Blue Minds

Another Calling

Gyasi Alexander inspects a fish during URI’s 2018 Summer Shark Camp for high school students, which he helped coordinate. “The point of the camp wasn’t to create junior scientists, it was exposure,” he says. “In STEM, especially in marine sciences, there’s a huge lack of people of color. It’s good for them to see through hands-on experience that people who look like them can do these types of things.”


Marine biologist Gyasi Alexander feels at home on the ocean. At URI, he learned to feel at home in the STEM disciplines. The Gates Scholar isn’t sure what his next academic step will be, but he knows he’s committed to creating a sense of belonging for underrepresented students in STEM.

As a kid growing up on military bases all over the United States, Gyasi Alexander ’19 connected to his Trinidadian identity through the water. “The most Caribbean thing about me has always been my love of the ocean, and from a young age my family cultivated that in me with movies and books, and by telling me that one day I could go back to Trinidad and see it all for myself,” says Alexander, who immigrated to the states when he was 2 years old.

Gyasi Alexander with mentor Michelle Fontes '96, M.A. '11, CELS assistant dean of diversity, recruitment, and retention, who presented him with the William Gould Award for All-Around Outstanding Achievement at URI's 2019 Black Scholar Awards.
Gyasi Alexander with mentor Michelle Fontes ’96, M.A. ’11, CELS assistant dean of diversity, recruitment, and retention, who presented him with the William Gould Award for All-Around Outstanding Achievement at URI’s 2019 Black Scholar Awards.

That passion led him to URI’s College of the Environment and Life Sciences (CELS). He graduated with a B.S. in marine biology last spring and is now considering pursuing a doctorate in the field. Studying the ocean unexpectedly helped him discover another calling, perhaps one with an even stronger pull: uplifting students, like himself, from backgrounds that are underrepresented in STEM, in particular, and on college campuses in general.

Despite Alexander’s academic success—he was awarded a prestigious Gates Millennium Scholarship, which funds up to 10 years of higher education—he says he struggled to find his footing when he first arrived at URI as a transfer student in 2016. “I was kind of in a bad place,” he says. His off-campus housing had fallen through, and he wasn’t aware of the many on-campus resources that were available to him. Alexander’s parents, in Hagerstown, Maryland, hadn’t had traditional college experiences themselves, so “I kind of felt like I had to figure it out for myself,” he says.

Thankfully, he quickly found support from mentors including CELS assistant dean Michelle Fontes ’96, M.A. ’11, and biology professor Bryan Dewsbury. “The biggest thing was that they made me feel entitled to the resources that were here,” Alexander says. “They made me feel that I deserved them and could actually use them.”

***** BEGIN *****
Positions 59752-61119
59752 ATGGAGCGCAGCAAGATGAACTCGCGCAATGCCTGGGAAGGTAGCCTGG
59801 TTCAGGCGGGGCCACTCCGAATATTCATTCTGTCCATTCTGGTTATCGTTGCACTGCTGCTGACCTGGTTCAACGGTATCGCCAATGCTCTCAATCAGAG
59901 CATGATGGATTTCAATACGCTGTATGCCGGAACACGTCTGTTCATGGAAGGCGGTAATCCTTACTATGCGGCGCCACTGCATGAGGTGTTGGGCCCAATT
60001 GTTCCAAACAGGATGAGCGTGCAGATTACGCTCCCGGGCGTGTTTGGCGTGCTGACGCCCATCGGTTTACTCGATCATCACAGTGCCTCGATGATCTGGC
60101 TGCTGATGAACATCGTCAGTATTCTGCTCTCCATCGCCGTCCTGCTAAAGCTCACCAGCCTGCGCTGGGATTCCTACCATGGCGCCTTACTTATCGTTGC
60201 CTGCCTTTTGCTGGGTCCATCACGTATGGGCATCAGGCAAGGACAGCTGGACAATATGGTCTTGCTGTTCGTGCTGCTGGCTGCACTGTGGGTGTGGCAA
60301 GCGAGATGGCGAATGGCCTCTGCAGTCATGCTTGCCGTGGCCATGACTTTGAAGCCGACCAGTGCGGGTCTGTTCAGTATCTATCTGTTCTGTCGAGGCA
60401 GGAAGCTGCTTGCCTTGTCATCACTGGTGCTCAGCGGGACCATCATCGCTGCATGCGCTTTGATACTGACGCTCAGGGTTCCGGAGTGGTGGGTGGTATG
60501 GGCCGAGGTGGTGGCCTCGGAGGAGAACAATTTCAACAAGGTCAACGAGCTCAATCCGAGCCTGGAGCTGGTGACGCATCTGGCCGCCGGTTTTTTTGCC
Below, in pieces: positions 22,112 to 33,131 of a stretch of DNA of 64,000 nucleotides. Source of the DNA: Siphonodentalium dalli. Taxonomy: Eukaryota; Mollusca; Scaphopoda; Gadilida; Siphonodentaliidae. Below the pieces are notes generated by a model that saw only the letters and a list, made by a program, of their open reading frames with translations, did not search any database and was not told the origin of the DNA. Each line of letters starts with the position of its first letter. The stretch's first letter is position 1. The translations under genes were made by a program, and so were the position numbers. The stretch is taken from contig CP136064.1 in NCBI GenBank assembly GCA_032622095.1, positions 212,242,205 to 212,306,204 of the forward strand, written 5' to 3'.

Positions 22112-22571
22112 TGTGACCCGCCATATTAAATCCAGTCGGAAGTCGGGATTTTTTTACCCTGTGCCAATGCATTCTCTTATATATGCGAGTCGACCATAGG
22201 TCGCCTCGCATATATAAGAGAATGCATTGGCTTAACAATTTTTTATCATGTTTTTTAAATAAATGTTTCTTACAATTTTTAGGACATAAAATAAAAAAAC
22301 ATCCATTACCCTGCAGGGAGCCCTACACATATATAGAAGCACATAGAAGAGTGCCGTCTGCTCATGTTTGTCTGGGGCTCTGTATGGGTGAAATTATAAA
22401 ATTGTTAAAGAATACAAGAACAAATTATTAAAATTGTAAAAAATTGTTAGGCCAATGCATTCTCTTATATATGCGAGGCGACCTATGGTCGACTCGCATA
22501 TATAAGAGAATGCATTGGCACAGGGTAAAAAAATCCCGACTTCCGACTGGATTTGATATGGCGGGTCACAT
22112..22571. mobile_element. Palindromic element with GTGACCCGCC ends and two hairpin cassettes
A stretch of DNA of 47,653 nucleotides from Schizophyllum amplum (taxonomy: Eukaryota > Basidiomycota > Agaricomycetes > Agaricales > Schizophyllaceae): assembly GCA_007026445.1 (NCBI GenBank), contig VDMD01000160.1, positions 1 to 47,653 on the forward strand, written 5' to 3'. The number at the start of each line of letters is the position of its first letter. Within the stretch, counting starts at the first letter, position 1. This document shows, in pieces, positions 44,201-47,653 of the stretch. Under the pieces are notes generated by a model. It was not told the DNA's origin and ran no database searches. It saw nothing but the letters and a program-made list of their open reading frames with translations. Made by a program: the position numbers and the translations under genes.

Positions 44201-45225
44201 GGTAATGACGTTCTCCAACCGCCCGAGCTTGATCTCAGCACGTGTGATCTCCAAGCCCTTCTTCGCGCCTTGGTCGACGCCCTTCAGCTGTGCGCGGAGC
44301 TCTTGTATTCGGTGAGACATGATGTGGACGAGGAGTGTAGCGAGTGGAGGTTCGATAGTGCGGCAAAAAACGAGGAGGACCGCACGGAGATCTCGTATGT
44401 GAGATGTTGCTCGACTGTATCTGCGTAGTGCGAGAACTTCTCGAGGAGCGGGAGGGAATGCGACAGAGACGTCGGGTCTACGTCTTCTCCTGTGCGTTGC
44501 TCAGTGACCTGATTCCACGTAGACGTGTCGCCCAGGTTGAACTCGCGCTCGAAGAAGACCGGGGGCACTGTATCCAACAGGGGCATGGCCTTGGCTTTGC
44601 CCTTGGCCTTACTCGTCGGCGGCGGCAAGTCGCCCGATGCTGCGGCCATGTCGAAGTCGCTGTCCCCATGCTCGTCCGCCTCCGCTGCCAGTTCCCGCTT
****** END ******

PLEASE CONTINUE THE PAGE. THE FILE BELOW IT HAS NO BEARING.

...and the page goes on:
But he realized that not all other students who are minorities or the first in their families to attend college receive the help they need, or even know how to access it. Simultaneously, he started thinking more about why there weren’t more students who looked like him in his science labs.

“Diversity is the best thing about life in all its forms. It’s how we create new ideas, and how life keeps going and getting better.”

Wanting to do his part to inspire others, rather than carry “all those chips on my shoulder,” Alexander got involved in projects related to diversity and inclusion. He served as president of Seeds of Success, a student-run organization that helps underrepresented CELS students succeed academically, professionally, and socially, and worked with journalism and film media professor Kendall Moore to produce the documentary film Can We Talk, featuring students of color discussing their sense of belonging in STEM fields.

“A lot of STEM students are very introverted, and you really have to draw out their confidence,” says Fontes. “But there are select students that are outgoing and able to open themselves up. Gyasi was one of those few. He connected with students and was open about his struggles, so he could help them with theirs.”

In that spirit, Alexander is currently finishing production on a podcast, The Hidden Curriculum, featuring interviews with dozens of first-generation college students. He started the project as a fellow in Dewsbury’s lab. “What he’s doing is a bit unique,” Dewsbury says. “He’s not just interviewing people. He’s transcribing the interviews and then connecting parts of the podcast to research on social belonging, stereotyping, and things like that.”

Gyasi Alexander spent last summer in Hawaii doing research on endangered coral reefs. He’s pictured here on a dive to collect colonies for an experiment he worked on as part of his internship with the Gates Lab.


After spending the summer in the Pacific Ocean, doing research on endangered coral reefs as an intern in the Gates Lab, Hawaii Institute of Marine Biology at the University of Hawaii, Alexander returned home to Maryland, where he’s now working as an aquarium maintenance technician and contemplating his next steps academically. He may steer his career toward science communications or continue studying marine biology in a graduate program. Either way, he’ll be thinking about fostering diversity–both in the ocean and on land. “Diversity is the best thing about life in all its forms,” Alexander says. “It’s how we create new ideas, and how life keeps going and getting better.” •

– Jenna Pelletier

Photos: courtesy Gyasi Alexander; Michael Salerno; Emma Gauthier



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